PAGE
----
Language Selection

English French German Italian Portuguese Spanish

How to create a command-line password locker

Filed under

Like many people, I have too many passwords to remember. To keep them straight, I wrote a simple password locker script using dialog and GnuPG (GNU Privacy Guard). The script prompts the user for a master password using a dialog box, unencrypts a file that holds a list of passwords, and opens the file in a text editor. When the editor is closed, the script re-encrypts the password file.

Dialog is an ncurses-based utility for providing text-based message and input boxes. GnuPG is a free implementation of the OpenPGP standard. Both applications are available as binary packages on Debian-based systems.

First, I had to create an encryption key using the command gpg --gen-key. I was prompted for the type of key I wanted to generate. Some keys were labeled "sign only," but I needed to use my key to encrypt data, so I selected "DSA and Elgamal" (which wasn't marked sign only). The only other important thing about the questions that followed was that I needed to remember what I typed when prompted for the "Real Name," because it is used when you encrypt.

Once I successfully generated my key, I needed to create a password file and encrypt it.

Full Story.

More in Tux Machines

Cinnamon 2.8.6 Desktop Environment Is Out for Linux Mint 17.3 "Rosa"

The developers behind the popular Cinnamon open-source desktop environment, a fork of the GNOME Shell user interface of the acclaimed GNOME 3 desktop environment, have released a new maintenance build for the Cinnamon 2.8 series. Read more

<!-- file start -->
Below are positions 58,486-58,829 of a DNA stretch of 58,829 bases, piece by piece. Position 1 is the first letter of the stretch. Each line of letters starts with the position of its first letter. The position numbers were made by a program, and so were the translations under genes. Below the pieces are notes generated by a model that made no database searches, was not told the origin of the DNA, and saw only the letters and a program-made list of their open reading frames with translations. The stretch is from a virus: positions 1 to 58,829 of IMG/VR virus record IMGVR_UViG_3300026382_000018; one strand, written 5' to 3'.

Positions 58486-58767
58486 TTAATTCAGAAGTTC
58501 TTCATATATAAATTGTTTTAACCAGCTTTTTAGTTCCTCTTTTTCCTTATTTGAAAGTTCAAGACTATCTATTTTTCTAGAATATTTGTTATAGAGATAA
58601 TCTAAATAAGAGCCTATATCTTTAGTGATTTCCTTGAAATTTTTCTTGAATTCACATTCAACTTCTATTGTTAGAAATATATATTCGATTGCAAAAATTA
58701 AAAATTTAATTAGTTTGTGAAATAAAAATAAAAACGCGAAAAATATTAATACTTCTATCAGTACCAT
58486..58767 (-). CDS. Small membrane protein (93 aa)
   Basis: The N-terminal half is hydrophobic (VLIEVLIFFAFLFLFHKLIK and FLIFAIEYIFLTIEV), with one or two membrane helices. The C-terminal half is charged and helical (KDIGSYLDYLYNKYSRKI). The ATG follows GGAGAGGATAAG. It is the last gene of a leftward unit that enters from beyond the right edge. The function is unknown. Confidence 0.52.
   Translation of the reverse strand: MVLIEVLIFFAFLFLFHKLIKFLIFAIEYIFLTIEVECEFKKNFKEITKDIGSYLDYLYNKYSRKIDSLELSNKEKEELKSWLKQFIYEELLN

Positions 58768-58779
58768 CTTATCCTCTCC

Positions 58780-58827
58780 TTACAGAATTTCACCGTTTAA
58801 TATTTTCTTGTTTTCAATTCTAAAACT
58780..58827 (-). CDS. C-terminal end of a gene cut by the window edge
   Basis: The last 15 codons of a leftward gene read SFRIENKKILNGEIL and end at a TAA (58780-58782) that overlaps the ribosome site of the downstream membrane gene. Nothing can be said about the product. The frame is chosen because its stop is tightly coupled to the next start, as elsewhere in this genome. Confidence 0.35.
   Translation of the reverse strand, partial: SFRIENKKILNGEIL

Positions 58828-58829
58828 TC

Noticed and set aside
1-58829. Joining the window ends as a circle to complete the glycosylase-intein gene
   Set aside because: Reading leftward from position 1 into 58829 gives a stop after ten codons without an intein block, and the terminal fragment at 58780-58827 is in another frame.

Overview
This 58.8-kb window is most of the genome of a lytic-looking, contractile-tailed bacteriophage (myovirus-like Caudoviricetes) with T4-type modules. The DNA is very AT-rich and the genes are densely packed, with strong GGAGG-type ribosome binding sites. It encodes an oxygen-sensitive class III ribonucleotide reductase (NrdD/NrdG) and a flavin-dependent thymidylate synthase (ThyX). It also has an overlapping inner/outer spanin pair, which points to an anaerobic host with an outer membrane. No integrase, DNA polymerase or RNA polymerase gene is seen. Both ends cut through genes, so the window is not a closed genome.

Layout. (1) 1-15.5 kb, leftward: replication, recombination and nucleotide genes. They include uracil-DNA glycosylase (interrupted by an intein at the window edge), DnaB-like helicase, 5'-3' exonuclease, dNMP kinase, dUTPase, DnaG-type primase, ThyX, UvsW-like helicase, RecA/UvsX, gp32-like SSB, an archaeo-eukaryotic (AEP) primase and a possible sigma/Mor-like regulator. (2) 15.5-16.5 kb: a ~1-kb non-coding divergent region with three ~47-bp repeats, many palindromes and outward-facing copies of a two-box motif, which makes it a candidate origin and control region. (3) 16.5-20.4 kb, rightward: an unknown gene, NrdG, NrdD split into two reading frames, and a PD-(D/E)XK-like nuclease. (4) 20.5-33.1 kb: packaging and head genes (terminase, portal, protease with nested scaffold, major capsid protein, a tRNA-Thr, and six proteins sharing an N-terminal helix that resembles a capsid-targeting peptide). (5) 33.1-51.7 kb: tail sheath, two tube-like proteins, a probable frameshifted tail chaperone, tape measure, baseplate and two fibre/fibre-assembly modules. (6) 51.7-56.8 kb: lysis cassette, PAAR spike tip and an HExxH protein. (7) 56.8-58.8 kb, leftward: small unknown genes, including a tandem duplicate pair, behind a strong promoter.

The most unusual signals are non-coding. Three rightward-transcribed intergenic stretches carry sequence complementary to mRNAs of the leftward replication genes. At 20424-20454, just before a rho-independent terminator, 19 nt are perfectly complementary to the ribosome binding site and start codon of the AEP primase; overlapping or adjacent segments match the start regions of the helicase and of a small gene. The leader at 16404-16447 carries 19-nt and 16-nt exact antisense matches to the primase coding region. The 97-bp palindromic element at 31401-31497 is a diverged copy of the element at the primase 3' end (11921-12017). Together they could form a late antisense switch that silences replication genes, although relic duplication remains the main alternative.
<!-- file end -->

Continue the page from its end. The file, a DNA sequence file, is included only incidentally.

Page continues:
KDE Plasma 5.5

  • KDE Plasma 5.5 Windows 8 Metro-Inspired Theme Looks Interesting
    KDE developer Kai Uwe has just published a lengthy article where he talks about developing a Windows 8-inspired theme for the upcoming KDE Plasma 5.5 desktop environment.
  • KDE Developer Working On Windows 8 Inspired Look
    Kai Uwe has been working on some experimental hacks to resemble Windows 8, although Microsoft's default interface has changed with Windows 10. He's calling this work "U-Bahn" (the German equivalent of a Metro subsystem system) in reference to Microsoft at the time calling it Metro. This was just some brief hacking and he's not planning to see this U-Bahn project through to the end.
  • Pursuing Awesomeness
    While applets can be installed through “Get Hot New Stuff” and distribution repositories, there’s also the classic .plasmoid file. A feature suggested by one of my colleagues – fresh KDE Plasma user – was to drag .plasmoid files onto the desktop or panel and have them installed. After Marco Martin implemented the neccessary KPackage plumbing this is now possible.

Security Leftovers

Leftovers: Gaming